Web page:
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Parent guide: supporting speech development for under 5s at home

Updated: Mar 4


Toddler smiling

In today’s blog, we discuss all things speech development for under 5s– including things you might not know, ways to support your little one’s development at home and so much more.

 

Let’s dive straight in!

 

Typically, it takes children about 4 years to master talking!

 

One of the most important aspects of learning to talk is the ability to make sounds that will then form words – this begins in a child’s first year of life and continues for up to 7 years.

 

Things you might not know about speech development

 

  • Speech has a different meaning

While we typically use words like speech, talk and language interchangeably, the word ‘speech’ actually relates to the sounds that children are able to make when talking.

 

The number of sounds that are needed to speak a language varies! English has less than 40 different sounds.

 

  • Babies recognise sounds before birth

Babies can recognise certain voices, especially their mothers before they’re born!

 

Newborns are also able to distinguish between languages and show a preference towards the language that their mother uses.

 

  • All babies make the same sounds

For the first few months, regardless of language, all babies actually make the same sounds! So, a baby in Tokyo will sound pretty much the same as a baby in London.

 

From about 9 months on babies begin to reduce the number of sounds they use, as they tune into the language that they hear around them.

 

  • Babies are programmed to master the sounds of languages

Did you know that babies can reproduce sounds that are needed in any language?!

 

This means that no language is too hard for them to master in the first few years. It’s a great time for bilingual families to share languages with their little ones.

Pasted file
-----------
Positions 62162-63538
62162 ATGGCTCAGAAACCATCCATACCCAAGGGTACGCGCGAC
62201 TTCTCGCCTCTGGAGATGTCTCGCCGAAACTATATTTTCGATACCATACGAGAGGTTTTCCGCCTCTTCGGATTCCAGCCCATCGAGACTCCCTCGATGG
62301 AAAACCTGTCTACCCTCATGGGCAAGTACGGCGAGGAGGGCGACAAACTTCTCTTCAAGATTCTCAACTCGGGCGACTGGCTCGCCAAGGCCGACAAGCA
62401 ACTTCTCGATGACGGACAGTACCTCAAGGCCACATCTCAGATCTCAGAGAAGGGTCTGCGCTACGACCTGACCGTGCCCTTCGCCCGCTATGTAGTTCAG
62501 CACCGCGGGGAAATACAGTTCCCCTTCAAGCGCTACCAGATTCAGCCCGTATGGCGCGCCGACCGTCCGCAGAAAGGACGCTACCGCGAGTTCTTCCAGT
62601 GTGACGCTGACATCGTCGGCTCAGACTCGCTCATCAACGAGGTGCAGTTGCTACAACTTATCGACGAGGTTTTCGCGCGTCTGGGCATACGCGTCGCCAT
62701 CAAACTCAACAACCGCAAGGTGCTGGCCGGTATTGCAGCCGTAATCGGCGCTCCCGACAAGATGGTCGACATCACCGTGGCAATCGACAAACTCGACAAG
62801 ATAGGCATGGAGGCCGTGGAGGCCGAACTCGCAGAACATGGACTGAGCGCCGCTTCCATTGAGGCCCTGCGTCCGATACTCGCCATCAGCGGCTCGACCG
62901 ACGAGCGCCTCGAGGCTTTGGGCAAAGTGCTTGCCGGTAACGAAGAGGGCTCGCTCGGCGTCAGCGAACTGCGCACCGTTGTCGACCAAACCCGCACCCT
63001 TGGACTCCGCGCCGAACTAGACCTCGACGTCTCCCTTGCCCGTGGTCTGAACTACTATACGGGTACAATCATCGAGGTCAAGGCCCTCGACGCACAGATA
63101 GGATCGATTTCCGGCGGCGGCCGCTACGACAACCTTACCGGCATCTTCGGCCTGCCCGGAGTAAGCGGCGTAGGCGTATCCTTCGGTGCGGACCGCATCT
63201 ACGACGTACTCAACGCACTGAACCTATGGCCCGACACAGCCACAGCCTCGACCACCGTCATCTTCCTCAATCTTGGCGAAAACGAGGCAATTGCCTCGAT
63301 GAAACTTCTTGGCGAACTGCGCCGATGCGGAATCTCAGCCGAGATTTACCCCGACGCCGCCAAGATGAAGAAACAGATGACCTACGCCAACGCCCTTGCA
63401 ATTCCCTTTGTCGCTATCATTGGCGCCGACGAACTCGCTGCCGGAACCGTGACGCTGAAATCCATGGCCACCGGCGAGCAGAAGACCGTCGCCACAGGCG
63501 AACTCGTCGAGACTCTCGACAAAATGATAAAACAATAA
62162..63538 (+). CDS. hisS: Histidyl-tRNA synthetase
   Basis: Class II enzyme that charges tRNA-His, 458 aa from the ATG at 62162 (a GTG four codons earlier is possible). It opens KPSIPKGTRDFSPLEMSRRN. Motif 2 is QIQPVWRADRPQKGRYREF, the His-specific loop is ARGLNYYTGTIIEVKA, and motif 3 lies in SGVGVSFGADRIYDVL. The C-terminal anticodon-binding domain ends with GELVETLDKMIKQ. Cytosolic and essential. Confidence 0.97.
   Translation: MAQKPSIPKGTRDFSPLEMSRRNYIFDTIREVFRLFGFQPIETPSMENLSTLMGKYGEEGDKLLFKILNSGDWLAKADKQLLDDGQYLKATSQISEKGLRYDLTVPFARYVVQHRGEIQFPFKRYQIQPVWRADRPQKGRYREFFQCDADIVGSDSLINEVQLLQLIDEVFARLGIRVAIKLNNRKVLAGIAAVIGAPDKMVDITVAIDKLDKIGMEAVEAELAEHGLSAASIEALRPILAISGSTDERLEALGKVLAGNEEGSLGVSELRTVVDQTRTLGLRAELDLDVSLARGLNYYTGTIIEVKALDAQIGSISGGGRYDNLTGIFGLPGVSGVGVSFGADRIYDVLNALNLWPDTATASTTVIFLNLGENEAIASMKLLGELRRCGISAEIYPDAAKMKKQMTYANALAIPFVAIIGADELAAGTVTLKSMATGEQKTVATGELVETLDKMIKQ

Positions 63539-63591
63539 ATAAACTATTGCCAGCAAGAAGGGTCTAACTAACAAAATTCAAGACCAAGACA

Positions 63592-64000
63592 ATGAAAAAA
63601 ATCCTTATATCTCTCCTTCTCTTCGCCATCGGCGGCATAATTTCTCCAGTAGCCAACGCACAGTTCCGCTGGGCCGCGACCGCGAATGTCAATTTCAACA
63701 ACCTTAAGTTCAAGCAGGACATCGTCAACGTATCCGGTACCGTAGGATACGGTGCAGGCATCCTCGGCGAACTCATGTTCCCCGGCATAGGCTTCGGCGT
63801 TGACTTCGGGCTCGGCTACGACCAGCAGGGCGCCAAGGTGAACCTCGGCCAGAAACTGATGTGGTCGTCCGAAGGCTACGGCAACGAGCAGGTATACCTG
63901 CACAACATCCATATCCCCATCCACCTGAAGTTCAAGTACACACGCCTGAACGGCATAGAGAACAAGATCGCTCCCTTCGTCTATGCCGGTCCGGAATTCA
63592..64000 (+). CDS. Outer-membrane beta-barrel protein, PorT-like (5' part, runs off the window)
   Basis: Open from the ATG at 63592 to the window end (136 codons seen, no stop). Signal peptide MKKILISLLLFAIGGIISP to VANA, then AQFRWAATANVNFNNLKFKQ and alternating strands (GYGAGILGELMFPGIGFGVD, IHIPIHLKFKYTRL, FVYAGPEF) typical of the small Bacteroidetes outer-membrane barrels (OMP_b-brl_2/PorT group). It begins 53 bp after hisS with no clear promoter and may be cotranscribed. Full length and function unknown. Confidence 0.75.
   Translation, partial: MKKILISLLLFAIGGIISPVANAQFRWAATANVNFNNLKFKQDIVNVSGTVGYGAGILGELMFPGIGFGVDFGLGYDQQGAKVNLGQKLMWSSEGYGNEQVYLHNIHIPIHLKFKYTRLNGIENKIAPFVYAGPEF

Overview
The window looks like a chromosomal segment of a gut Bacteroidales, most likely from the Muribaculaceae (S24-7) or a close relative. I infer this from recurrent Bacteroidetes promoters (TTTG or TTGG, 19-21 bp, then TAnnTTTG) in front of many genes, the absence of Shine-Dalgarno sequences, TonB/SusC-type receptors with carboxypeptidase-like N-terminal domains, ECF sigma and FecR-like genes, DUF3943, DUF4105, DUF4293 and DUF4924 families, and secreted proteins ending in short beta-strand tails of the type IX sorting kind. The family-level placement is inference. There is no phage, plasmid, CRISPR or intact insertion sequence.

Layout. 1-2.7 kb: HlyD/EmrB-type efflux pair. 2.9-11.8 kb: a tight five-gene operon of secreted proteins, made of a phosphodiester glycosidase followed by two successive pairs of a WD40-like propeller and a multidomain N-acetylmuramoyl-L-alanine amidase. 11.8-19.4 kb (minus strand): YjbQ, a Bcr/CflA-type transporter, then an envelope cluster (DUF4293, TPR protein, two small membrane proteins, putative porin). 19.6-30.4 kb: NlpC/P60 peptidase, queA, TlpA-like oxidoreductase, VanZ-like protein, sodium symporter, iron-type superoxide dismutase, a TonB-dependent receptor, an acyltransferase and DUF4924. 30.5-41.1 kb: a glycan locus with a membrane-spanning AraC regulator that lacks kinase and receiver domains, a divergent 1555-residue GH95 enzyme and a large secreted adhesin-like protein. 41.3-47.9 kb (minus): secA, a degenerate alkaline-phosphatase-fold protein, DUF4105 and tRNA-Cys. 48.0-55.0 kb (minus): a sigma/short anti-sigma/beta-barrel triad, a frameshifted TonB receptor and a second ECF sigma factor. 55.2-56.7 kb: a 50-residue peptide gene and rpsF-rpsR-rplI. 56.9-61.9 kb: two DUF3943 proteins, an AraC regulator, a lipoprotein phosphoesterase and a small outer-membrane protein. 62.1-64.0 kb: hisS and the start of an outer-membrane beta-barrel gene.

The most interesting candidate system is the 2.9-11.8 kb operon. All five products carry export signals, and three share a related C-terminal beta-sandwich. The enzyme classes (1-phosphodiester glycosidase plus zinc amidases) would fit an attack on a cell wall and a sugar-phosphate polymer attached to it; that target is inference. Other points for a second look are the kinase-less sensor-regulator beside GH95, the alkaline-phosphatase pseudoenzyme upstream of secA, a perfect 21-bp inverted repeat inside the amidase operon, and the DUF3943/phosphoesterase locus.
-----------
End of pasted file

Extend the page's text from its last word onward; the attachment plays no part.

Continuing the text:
• Babies learn the sounds of English in a specific sequence

The sequence in which children develop the sounds of English is linked to the development of the tongue, muscles and the arrival of teeth.

 

At first, all babies around the globe will be able to babble using vowles – then adding other sounds which include ‘d’ and ‘m’.

 

One of the later sounds in English is the 'r', which is why children often say 'wabbit' for quite a while.

 


Toddler and carer

English Sound Sequences

 

This is a rough guide of sound sequences you may notice your little one demonstrating.

 

Please note - some children may develop a little faster and some a little slower, that’s totally fine. But if you have any concerns speak to your nursery or GP.

 

Up to 18 months

 

Your little one will increasingly combine vowel sounds – a, e, i, o, u along with an easily produced consonant so you’ll hear terms like baba, dada and mama.

 

18 months – 2 years

 

Your child will make a limited number of sounds but will include the following letters: b, d, m, p, t, w.

 

2 – 3 years

 

Your little one will make an increasing number of sounds.